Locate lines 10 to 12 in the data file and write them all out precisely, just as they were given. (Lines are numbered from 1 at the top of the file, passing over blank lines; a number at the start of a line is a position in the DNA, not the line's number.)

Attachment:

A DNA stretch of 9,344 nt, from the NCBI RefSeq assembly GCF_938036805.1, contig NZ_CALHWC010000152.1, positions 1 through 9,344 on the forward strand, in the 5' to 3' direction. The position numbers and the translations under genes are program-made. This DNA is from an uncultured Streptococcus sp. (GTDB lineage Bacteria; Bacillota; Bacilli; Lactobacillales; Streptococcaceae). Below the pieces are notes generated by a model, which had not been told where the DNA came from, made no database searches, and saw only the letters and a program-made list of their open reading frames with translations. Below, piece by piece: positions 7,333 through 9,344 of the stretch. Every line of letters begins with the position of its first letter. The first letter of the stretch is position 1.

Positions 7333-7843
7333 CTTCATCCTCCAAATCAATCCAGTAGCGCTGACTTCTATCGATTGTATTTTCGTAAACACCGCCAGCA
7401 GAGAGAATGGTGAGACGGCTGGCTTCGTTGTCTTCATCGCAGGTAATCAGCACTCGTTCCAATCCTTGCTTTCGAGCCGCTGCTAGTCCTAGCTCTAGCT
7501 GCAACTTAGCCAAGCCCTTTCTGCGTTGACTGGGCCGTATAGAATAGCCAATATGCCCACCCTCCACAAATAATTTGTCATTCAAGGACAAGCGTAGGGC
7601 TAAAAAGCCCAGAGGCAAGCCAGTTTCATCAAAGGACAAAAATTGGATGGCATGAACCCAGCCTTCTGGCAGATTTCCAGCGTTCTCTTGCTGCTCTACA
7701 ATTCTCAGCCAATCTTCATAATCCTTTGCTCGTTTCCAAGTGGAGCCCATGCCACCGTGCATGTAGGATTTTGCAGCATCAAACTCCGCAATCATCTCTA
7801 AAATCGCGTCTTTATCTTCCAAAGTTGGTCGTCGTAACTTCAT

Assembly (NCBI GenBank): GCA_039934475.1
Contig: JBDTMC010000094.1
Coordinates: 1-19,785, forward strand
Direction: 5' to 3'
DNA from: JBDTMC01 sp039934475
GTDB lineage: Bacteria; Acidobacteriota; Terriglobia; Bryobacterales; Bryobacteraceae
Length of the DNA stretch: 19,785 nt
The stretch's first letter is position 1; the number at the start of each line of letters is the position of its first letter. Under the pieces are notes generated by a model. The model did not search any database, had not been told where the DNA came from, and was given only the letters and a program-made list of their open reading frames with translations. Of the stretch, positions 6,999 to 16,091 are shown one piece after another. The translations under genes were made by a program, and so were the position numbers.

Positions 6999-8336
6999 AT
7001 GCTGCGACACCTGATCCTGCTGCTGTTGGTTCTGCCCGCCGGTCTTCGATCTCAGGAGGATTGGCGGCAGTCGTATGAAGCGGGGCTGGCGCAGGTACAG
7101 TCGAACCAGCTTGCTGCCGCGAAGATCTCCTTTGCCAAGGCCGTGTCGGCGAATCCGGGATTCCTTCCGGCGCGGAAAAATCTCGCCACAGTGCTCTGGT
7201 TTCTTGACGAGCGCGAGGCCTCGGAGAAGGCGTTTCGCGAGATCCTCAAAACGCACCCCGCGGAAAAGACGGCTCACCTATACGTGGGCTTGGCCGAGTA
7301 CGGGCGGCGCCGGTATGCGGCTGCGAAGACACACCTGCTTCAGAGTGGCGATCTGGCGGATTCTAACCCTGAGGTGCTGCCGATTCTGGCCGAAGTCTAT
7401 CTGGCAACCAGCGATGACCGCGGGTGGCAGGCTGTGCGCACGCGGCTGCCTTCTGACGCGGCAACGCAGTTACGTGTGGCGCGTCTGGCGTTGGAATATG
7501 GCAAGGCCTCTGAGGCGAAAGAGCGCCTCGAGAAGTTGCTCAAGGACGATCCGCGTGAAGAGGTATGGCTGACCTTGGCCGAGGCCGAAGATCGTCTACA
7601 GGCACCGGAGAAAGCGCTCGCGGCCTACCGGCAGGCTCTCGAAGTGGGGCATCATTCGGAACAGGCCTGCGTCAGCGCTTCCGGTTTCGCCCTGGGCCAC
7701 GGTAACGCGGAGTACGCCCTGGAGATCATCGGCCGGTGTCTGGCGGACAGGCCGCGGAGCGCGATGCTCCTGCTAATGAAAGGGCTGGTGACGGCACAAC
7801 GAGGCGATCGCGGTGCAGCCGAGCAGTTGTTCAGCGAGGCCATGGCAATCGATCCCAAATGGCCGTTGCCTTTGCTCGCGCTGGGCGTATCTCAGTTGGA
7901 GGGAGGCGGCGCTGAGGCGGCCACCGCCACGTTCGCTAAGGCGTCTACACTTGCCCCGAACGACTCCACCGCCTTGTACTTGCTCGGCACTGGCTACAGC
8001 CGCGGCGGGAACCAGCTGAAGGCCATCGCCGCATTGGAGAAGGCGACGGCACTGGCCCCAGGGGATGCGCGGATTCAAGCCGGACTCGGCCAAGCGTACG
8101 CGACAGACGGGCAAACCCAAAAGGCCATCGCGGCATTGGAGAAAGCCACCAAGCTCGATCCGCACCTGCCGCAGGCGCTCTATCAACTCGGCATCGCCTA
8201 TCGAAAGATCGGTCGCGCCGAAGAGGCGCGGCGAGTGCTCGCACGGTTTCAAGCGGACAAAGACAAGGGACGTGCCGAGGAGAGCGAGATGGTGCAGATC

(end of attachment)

Contig: JBDTMC010000094.1
Coordinates: 1-19,785, forward strand
Direction: 5' to 3'